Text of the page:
Cohen, who praised Loether’s “accessibility and candor,” and said it was clear Loether did everything he could to creatively interpret the regulations, does not want to “lose the entire historic complex — no one will come in and develop it, because they can’t change it.”
Cohen, who sits on Great Barrington’s Conservation Commission, isn’t giving up. He’s already put “several hundred thousand” toward pre-development costs, and says he will make something “productive” happen at the site “for me and all of us in the process, or I will die trying.”
If he can’t make it work with those tax credits, he is considering as a very “remote” possibility, tearing down the whole complex and putting in apartment buildings, but said that it may be impossible due to demolition costs and contamination, among other issues. “You lose the culture, lose the history…but maybe we say to hell with that and clear the whole site — we have six acres on the water in nice area of town.”
Cohen would still have to purchase the site, which in 2012 was going for around $700,000. But since there isn’t exactly a line around the corner to buy the place, that number may go down, he said.
“Doesn’t it make more sense to let these two buildings go and save the ones that look and act like historic buildings?” he added.
So far, no one seems to disagree with Cohen, including Loether.
“The [NPS] programs are designed to leverage historic preservation,” Loether said. “Those policy goals sometimes rub up against each other. I wish I could just wave a magic wand for these guys, but professionally I can’t. Sometimes you make decisions you don’t like and this is one of them for me.”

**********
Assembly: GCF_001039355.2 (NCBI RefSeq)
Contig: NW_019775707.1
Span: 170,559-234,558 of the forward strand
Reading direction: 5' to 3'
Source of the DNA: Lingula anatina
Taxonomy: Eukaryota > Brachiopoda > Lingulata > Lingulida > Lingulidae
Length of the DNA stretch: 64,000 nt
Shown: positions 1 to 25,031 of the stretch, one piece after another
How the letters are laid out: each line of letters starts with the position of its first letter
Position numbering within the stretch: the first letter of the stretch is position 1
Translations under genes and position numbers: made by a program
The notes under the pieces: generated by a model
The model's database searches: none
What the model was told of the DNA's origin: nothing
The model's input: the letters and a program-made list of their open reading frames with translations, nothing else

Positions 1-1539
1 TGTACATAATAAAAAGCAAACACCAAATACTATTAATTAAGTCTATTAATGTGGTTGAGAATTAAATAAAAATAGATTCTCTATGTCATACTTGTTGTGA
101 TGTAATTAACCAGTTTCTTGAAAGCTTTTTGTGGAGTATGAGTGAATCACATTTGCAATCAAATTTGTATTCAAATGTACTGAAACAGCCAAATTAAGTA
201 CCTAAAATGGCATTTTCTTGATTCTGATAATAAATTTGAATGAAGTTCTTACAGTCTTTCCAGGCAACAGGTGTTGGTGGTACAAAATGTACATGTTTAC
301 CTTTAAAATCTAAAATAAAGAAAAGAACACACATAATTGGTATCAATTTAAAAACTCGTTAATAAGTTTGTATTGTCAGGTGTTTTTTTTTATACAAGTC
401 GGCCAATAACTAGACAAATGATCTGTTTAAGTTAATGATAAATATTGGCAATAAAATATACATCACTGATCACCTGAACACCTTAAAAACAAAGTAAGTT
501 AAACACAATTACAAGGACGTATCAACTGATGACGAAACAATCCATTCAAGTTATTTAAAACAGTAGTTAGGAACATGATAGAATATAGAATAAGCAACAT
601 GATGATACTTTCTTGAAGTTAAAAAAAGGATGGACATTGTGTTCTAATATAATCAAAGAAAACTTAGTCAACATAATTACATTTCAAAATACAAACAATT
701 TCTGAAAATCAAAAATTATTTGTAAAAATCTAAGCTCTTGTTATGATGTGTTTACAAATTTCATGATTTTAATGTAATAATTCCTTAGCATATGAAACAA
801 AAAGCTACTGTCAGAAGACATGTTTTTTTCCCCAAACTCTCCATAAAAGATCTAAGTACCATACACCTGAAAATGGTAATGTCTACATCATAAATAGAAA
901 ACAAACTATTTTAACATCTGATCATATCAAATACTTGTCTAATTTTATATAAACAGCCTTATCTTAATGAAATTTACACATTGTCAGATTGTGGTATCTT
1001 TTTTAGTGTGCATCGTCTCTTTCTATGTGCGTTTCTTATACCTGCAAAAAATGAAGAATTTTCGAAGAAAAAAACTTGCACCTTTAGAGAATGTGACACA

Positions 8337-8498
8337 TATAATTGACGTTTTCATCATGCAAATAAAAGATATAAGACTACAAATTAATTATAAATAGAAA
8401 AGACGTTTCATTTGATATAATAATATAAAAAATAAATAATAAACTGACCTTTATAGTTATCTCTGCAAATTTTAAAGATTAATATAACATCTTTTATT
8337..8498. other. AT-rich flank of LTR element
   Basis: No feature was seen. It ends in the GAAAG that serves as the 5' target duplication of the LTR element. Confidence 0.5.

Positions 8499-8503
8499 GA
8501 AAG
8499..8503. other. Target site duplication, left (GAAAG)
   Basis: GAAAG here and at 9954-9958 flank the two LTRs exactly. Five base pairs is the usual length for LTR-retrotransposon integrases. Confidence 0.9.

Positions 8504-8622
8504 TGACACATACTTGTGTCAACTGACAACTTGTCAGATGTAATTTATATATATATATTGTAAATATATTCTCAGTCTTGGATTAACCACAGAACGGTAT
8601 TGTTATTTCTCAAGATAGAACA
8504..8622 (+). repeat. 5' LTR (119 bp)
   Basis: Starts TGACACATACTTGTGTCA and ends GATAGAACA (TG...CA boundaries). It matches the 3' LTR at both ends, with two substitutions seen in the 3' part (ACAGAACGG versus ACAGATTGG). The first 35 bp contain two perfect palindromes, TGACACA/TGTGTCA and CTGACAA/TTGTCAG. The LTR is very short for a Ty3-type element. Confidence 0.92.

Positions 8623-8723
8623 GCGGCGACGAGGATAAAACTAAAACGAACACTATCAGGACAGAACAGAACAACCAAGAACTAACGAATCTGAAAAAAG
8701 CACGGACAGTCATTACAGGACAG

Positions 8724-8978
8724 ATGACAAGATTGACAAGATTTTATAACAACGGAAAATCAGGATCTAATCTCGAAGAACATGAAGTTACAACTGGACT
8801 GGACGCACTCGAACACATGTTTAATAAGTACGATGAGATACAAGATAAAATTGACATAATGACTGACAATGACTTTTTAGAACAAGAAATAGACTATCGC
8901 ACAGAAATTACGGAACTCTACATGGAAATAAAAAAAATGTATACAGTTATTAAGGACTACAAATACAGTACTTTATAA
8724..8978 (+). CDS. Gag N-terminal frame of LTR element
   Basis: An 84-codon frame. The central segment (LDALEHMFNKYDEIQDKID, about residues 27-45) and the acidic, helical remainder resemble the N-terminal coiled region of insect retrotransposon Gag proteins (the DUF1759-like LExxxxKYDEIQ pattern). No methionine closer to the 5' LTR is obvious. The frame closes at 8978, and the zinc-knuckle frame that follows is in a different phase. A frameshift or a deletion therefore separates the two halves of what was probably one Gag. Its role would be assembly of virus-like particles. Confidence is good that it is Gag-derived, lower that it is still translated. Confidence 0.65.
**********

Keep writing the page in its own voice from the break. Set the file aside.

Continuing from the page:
He added that it would have been a “really easy” decision if these buildings were “laced with PCBs (polychlorinated biphenyls).”
Cohen has had political support, most notably from U.S. Rep. Richard Neal (D-Springfield) and State Rep. William “Smitty” Pignatelli (D-Lenox). Both helped arrange the last site visit. Rep. Pignatelli has voiced his frustration, saying the two buildings are “garbage.”
“It could be a deal-breaker,” Rep. Pignatelli said last month. “We’re on the cusp of a $70 million development of an old mill in the heart of downtown Lee and we’re getting hung up on which buildings need to get restored because they’re old.”
Cohen has even met with Massachusetts Lt. Gov. Karyn Polito and her chief of staff. “They had done their homework,” he said. “My impression was that she understood and was supportive. I don’t know what she may or may not do in terms of support.”
Polito’s office was unable to comment on the matter, however.
Cohen says that if he had known how hard this process was in Massachusetts, he wouldn’t have begun it. “Ignorance got me into this hole but I’ll dig my way out and accomplish something.”
And then he quoted from Ted Kennedy’s eulogy for his brother Robert, with a famous line paraphrased from George Bernard Shaw. “Some men see things as they are and say why? I dream things that never were and say why not?”